The claim alleges that Virk and Doe were also negligent and breached their statutory duty because they started picking fights with patrons outside the Chieftain when they knew Bir would likely lose control and “commit acts of violence.”

The statement of claim also alleges The Sound and its partners were negligent by giving Bir, Virk and Doe MMA training when the gym’s partners should have known the three would provoke fights with untrained people.

The claim alleges the gym also failed to instruct the three to not use their martial arts skills outside of the ring, unless they are at imminent risk of serious harm or death.

Tonelli also claims the former Chieftain and its staff were negligent and breached their statutory duty by over-serving alcohol to Bir, Virk and Doe, while failing to ensure the entrance to the Chieftain was safe.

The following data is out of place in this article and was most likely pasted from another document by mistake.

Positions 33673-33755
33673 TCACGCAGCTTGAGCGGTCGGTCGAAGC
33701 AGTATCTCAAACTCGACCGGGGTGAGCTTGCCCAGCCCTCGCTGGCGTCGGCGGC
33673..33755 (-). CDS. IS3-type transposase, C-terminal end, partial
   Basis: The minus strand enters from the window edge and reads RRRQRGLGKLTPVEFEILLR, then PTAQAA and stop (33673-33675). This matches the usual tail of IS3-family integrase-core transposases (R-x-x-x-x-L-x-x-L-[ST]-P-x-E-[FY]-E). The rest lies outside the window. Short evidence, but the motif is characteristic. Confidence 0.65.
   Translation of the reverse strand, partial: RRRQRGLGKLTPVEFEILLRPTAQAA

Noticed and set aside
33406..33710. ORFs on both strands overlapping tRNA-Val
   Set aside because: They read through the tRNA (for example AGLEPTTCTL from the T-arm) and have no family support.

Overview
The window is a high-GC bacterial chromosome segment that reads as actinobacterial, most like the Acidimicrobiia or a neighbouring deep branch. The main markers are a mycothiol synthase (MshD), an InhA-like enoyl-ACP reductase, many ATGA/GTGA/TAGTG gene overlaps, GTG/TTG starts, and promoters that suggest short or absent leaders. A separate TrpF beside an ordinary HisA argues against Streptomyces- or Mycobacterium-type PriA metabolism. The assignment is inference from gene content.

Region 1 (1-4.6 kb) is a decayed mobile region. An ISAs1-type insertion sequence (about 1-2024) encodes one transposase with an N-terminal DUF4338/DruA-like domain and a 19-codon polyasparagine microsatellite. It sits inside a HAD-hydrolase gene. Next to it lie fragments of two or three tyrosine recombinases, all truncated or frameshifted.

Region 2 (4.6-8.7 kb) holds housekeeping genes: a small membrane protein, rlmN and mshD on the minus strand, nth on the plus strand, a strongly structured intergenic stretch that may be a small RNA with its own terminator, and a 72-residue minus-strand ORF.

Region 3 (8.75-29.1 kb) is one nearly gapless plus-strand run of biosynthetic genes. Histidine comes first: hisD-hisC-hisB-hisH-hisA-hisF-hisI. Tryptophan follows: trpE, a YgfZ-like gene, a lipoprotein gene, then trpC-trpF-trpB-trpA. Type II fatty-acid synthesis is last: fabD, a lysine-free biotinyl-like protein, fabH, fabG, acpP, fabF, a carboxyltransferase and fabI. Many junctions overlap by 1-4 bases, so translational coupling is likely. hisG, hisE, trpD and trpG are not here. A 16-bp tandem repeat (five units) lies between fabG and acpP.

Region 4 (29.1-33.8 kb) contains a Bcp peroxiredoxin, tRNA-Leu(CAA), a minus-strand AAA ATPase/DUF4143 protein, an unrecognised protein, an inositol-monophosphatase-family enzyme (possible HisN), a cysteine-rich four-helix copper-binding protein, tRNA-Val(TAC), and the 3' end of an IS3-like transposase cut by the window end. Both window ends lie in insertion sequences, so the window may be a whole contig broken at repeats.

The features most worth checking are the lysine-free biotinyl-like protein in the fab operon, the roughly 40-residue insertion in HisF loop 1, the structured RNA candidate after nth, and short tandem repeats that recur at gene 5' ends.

The Sound Martial Arts and its partners, as well as the Chieftain and its staff, have denied all the allegations related to the incident.

“The defendants deny that the events described therein occur as alleged, or at all,” reads The Sound’s statement of defence, referring to the alleged attack.

The gym and its partners say that if Tonelli sustained any injuries — which it denied — it would be the fault of the plaintiff.

Some of these faults would include “confronting, aggravating and/or provoking the individual or individuals who assaulted him” and “failing to take reasonable care of himself in the circumstances,” the gym’s statement says.

The Sound and its partners also say the gym provided training and education on ethical responsibilities with respect to martial arts.